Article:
The Federal Court of Justice in Germany has finally destroyed the patent for active substance tadalafil. Last spring, the UK Supreme Court made a similar decision. Pharmaceutical companies Hexal and Teva may continue to sell their generic versions.
28 January 2020 by Konstanze Richter
Tadalafil, developed by ICOS and sold by Eli Lilly under the brand name Cialis, is a drug for treating erectile dysfunction. The active ingredient patent expired in November 2017, but the property right EP 1 173 181 protects use of the drug in dosage of up to 5 mg. The low dosage is suitable for chronic use through daily administration.
This type of administration distinguishes tadalafil from competing product Viagra, where the active ingredient sildenafil requires the patient to take Viagra ‘on demand.’ This is usually in doses of 25 mg, 50 mg or 100 mg.
In October 2017, the Federal Patent Court upheld claims by Hexal and Teva’s subsidiary Ratiopharm and declared the use patent invalid in the first instance. The low dosage is not an invention in itself, the court reasoned.
The following November, the patent for the active ingredient expired. The generic drug manufacturers then launched their own versions on the German market. ICOS also appealed against the first instance decision, which the German Federal Court of Justice has now dismissed.
There are currently no parallel infringement proceedings pending in Germany concerning EP 181. However, the validity of the patent has been challenged in numerous countries. In addition to being declared invalid in the UK, the property right has been provisionally destroyed in the Netherlands, France, Belgium, Italy, Portugal, Canada and Japan.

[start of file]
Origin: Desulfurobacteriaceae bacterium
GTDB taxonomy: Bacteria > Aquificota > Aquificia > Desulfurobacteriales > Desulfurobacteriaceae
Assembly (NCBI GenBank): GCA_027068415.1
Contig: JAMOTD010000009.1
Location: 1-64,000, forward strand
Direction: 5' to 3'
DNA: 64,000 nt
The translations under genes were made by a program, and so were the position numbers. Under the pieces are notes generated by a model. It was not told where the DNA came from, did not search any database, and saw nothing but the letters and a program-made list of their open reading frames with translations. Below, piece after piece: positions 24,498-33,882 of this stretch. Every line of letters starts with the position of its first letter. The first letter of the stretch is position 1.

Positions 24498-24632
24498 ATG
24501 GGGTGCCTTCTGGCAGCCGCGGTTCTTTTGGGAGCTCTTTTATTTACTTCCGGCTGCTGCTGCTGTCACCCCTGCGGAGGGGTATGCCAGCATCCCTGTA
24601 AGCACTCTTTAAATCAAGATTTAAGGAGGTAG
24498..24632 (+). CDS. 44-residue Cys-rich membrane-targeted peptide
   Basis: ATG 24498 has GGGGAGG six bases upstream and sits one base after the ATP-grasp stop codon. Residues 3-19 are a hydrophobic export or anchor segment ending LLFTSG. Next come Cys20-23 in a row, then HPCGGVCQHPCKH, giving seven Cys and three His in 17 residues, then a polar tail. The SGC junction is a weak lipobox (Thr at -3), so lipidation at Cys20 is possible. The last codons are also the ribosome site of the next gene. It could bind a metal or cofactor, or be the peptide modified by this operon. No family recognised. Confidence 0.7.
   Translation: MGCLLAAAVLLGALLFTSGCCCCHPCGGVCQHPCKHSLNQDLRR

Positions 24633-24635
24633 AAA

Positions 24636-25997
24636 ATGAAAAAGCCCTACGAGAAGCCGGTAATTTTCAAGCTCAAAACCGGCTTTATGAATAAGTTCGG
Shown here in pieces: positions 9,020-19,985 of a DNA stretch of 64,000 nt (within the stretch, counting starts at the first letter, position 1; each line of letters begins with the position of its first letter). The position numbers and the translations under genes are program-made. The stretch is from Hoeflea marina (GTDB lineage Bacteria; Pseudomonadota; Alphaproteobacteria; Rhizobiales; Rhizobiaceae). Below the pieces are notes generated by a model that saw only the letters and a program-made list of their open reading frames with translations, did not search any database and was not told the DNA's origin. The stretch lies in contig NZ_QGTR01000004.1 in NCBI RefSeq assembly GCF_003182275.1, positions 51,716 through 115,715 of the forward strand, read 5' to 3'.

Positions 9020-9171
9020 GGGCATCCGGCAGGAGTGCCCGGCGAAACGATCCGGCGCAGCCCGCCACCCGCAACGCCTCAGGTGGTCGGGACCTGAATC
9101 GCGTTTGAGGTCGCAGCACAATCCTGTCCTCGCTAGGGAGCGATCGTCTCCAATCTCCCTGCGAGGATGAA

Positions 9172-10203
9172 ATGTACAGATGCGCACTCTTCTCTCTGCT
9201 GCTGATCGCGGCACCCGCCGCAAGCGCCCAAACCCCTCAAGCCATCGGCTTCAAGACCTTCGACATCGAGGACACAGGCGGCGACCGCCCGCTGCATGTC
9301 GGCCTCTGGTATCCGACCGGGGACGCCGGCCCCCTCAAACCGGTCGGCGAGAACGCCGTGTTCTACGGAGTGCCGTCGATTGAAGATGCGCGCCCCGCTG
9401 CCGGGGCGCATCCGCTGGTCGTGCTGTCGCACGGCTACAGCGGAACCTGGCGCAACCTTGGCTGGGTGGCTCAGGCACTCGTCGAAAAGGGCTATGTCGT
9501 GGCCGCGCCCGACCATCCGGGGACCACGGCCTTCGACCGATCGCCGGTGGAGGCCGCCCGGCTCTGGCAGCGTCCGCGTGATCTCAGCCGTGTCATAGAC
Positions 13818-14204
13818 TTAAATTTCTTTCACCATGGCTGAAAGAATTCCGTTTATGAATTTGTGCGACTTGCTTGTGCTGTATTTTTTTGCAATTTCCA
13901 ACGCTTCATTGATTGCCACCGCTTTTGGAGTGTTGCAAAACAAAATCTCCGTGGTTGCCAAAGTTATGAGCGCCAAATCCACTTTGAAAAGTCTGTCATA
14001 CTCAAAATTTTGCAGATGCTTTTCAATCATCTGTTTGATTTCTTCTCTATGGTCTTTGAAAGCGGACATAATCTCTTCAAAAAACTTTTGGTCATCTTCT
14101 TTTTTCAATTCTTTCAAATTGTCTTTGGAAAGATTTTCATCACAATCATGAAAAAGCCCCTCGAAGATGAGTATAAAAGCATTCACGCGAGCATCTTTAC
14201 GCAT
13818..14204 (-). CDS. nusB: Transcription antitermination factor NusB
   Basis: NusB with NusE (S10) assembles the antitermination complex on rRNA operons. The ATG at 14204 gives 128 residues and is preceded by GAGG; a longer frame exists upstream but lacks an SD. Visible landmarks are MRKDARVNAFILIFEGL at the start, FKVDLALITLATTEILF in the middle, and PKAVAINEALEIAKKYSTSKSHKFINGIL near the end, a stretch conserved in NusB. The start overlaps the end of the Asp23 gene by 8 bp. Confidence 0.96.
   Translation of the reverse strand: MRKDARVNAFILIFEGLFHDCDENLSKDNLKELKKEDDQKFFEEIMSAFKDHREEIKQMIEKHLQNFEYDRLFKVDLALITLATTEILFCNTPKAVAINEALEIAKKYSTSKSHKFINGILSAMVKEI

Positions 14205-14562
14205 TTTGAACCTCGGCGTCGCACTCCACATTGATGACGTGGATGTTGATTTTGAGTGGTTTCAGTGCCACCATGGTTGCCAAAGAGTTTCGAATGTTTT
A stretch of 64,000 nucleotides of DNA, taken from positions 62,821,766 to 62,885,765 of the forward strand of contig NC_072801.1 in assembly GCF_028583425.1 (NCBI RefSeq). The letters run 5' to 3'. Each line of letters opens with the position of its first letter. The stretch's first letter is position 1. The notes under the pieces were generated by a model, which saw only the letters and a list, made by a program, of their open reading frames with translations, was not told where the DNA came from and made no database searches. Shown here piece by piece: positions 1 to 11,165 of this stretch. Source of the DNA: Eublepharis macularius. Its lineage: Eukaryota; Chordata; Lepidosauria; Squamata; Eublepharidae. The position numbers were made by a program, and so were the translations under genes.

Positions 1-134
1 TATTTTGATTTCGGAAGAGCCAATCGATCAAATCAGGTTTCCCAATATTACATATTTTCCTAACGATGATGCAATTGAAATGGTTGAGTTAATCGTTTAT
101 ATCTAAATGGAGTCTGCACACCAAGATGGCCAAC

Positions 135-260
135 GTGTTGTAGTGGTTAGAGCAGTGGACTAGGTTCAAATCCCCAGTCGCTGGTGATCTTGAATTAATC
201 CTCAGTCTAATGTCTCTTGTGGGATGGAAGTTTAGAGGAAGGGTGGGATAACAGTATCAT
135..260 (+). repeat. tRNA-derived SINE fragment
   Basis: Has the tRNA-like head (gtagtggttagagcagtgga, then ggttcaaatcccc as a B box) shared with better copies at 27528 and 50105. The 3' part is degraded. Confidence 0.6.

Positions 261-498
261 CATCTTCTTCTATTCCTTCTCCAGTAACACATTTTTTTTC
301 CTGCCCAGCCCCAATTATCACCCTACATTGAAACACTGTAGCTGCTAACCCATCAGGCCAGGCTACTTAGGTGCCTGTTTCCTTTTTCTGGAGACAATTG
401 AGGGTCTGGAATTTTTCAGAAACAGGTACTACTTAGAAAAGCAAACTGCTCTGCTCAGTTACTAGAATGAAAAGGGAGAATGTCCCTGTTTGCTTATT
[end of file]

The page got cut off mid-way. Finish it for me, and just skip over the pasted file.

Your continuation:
On the other hand, courts in Finland, Denmark and the Czech Republic have upheld the patent. The patent expires at the end of April 2020.
Eli Lilly relied on a team of its trusted advisors. Patent attorney Gregor König of König Szynka Tilmann von Renesse regularly represents Eli Lilly in patent disputes, often alongside the lawyers of Hogan Lovells.
In a team with Hogan Lovells partners Stephan Neuhaus and Andreas von Falck, for example, König scored a spectacular success in the high-stakes olanzapine trial for Eli Lilly before the Federal Court of Justice.
Recently, the three partners represented Eli Lilly in disputes with various generic drug manufacturers concerning the cancer drug Alimta and its active ingredient pemetrexed.
Hexal and Teva alternately rely on the patent attorneys of df-mp and Lederer & Keller. For example, df-mp partner Elisabeth Greiner recently represented Hexal in the fulvestrant dispute together with the lawyers of Arnold Ruess. On the other hand, Teva/Ratiopharm relied on Lederer & Keller and Bird & Bird.
In the Alimta case, however, Lederer & Keller’s partner Michael Best represented Hexal together with Taylor Wessing. In the current case, Best was once again on the side of Teva. Last summer, the latter instructed Ulrich Dörries from df-mp in the dispute with Mylan over the multiple sclerosis drug Clift last summer.
For ICOS/Eli Lilly
König Szynka Tilmann von Renesse (Düsseldorf): Gregor König (lead), Claudia Hertzsch (both patent attorneys)
Hogan Lovells (Düsseldorf): Stephan Neuhaus, Andreas von Falck; associate: Maximiliane Häußling
Eli Lilly (In-house): Ana Sanchiz Suarez-Miles
df-mp Dörries Frank-Molnia & Pohlman (Munich): Ulrich Dörries, Holger Schimmel (both patent attorneys)
Lederer & Keller (Munich): Michael Best (patent attorney)
Federal Court of Justice Karlsruhe, 10th Civil Senate
Klaus Bacher (presiding judge), Klaus Grabinski (judge rapporteur)